We have been working, Tara Fatehi Irani and I, for what we consider a long time now, on ALWAYS ALREADY, a performance within an installation. It has not been so many hours but it has been over so many years. The world is completely over turned since we started. That’s how it feels. The weather has changed and so much more. What I usually think of as a response to the time in which a piece of work has been made has stretched to epic proportions. We continue and it feels like the more we work, the closer we get to having less material (a good thing) and more focus (a good thing) and less time together (not a great thing). We were/are still coming to the end stages of making this work and now it stretches even further as a result of this pandemic we hope to live through.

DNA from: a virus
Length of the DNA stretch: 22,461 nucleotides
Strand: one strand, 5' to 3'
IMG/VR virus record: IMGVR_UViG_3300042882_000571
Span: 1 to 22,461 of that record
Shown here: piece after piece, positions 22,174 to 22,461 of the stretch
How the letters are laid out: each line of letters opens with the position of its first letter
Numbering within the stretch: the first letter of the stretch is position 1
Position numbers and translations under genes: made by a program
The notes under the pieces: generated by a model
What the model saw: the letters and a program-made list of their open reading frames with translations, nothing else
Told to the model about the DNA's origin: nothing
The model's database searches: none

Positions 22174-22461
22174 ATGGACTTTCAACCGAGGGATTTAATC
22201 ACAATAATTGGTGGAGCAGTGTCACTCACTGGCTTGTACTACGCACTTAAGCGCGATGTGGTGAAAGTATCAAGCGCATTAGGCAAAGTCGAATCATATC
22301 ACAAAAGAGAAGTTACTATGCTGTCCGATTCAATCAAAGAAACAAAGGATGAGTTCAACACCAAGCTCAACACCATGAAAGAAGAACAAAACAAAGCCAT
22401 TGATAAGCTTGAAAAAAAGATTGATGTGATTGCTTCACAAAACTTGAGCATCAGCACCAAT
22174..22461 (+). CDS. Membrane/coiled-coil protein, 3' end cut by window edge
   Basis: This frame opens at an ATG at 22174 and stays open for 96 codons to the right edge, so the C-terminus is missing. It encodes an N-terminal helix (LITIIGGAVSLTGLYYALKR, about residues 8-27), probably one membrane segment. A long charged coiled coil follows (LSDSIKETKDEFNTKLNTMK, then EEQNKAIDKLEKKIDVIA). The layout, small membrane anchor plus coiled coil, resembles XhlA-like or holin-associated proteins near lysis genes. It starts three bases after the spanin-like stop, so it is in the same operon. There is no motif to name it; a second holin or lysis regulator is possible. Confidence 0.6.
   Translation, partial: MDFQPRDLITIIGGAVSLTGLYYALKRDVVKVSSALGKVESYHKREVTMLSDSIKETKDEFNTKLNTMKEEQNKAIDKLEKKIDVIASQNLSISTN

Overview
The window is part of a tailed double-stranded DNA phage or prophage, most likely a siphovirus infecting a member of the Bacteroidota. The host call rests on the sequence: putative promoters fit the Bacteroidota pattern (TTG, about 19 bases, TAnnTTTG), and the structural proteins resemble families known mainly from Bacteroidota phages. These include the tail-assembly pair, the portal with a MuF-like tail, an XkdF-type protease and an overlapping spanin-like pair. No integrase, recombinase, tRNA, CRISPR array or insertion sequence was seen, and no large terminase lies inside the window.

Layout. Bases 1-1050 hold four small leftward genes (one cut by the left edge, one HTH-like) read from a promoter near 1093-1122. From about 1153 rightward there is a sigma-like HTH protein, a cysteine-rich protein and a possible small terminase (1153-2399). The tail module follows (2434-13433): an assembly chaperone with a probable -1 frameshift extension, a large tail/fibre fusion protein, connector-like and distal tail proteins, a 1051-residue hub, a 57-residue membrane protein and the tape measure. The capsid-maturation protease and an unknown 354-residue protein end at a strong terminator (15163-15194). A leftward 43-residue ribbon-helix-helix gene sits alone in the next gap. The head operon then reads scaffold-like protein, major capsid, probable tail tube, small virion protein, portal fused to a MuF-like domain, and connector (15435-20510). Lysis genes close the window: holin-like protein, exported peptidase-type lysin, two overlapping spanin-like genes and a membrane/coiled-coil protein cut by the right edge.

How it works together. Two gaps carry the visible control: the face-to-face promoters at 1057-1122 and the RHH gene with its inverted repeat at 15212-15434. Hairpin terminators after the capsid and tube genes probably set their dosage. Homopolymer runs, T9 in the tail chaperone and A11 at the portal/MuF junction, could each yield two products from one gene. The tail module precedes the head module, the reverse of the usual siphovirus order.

At one point I wrote this about it:
An overarching structure of 100 Forgotten Questions, repeated throughout the installation’s duration and concentrated in the one-hour performance, provides texture, adjustments in significance, and subtle variation over time. The Questions include stories about machine operators merging with their machines, plants growing inside human lungs, and the lace in the interior landscapes of our bodies. As the piece progresses, some of the Questions — always remembered anew — morph and change, and in some cases the present moment makes space for improvisation.
At another point I wrote this:
always already thinking